10% of drivers unaware of hazards of high winds

In the wake of recent gale force winds, AA Ireland is taking the opportunity to remind motorists of the main risks of driving in high winds.

In the wake of recent gale force winds, AA Ireland is taking the opportunity to remind motorists of the main risks of driving in high winds.

The safety advice also comes following feedback from the AA’s latest Motor Insurance Poll that 10% of drivers are unaware of the hazards of driving in strong winds.

This figure was higher again at 14% among 17-24 year olds according to the poll. In contrast just 5% of those over the age of 65 said they were unclear of the risks, suggesting that driver experience comee into play.

A further 42% of the 12,000 plus people polled by AA Motor Insurance indicated that while they were somewhat aware of the dangers of gusty conditions, there was definitely room to improve their knowledge.

“While you might think our safety advice is a little dramatic what you should consider is that physics comes into play - The velocity you’re travelling at will result in heightened pressure on your car.” Advises Conor Faughnan , Director of Policy, AA Ireland. “When it’s blustery out you really do need to be mindful on open stretches of road, when passing bridges or gaps in hedges or when overtaking high-sided vehicles.”

To illustrate the point, AA Motor Insurance is asking motorists to envisage the following scenario: Due to the arrival of an expected storm wind speed increases from 50km/ph to 100km/ph. In this instance while the wind speed may have doubled, the pressure exerted on a vehicle driving in such conditions would in fact be quadrupled if not more on account of velocity.

AA Insurance identifies 3 potential problems to be aware of if you’re driving in high winds:

1. You can be blown off course

Keep both hands on the wheel, particularly if you’re being buffeted by the wind or the slipstreams of other vehicles and anticipate stronger winds and gusts on exposed stretches of road or when passing high-sided vehicles.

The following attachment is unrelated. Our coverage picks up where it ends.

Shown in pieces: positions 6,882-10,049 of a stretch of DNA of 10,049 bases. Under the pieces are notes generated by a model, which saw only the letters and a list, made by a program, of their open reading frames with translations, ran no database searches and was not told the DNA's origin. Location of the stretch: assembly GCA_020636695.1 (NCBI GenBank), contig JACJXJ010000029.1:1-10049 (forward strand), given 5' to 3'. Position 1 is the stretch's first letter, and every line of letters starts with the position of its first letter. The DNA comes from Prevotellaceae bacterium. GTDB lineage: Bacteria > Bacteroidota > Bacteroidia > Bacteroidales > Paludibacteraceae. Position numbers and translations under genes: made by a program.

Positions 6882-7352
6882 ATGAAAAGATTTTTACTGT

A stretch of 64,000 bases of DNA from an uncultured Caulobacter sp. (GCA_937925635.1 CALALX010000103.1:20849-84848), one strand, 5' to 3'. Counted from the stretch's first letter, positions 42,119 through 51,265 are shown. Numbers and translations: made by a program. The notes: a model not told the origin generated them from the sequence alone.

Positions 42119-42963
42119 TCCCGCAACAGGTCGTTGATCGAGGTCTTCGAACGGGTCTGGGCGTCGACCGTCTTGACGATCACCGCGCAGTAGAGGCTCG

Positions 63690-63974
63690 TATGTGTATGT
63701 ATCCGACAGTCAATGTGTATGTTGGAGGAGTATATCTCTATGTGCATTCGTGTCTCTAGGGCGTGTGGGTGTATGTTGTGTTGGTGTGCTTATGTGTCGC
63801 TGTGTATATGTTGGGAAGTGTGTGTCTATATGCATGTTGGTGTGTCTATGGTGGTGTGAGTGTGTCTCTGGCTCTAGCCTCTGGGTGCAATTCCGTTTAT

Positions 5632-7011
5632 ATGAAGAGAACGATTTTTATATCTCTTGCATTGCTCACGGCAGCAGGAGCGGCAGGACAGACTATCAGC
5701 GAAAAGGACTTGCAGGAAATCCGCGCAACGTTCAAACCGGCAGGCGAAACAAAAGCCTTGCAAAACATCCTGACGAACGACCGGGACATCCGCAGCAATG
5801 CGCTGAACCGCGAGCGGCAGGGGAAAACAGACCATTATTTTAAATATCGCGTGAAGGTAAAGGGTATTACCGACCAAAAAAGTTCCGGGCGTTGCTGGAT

It’s important to keep your speed down too. The faster you’re travelling the further off-course you’re likely to drift in a sudden gust before you get the vehicle back under control.

2. Other vehicles can be blown into your path

High-sided vehicles and caravans are most affected by high winds but sudden gusts can blow any vehicle off course. Keep your distance from all other vehicles and take particular care around cyclists, motorcyclists and horse-riders.

If you break down on the motorway or on any busy road in gusty weather it’s important to bear in mind that lorries and other high-sided vehicles could be blown off course suddenly and may veer onto the hard shoulder. It’s safer to move to a safe location away from the vehicle rather than wait in the car to be rescued.

3. There could be trees or other debris in the road

Inevitably, some trees or branches will come down when winds are high. If you see twigs or small branches in the road there could easily be a tree or large branch in the road around the next bend. Hitting debris like this at speed could be fatal so it’s important to keep your speed down and drive with great care particularly on country roads early in the morning.

Trees can partially fall too and hang above the road, sometimes above the sweep of the headlights making them very difficult to spot.

n Further advice on winter driving hazards can be located in the AA Winter Zone at www.aaireland/wintertips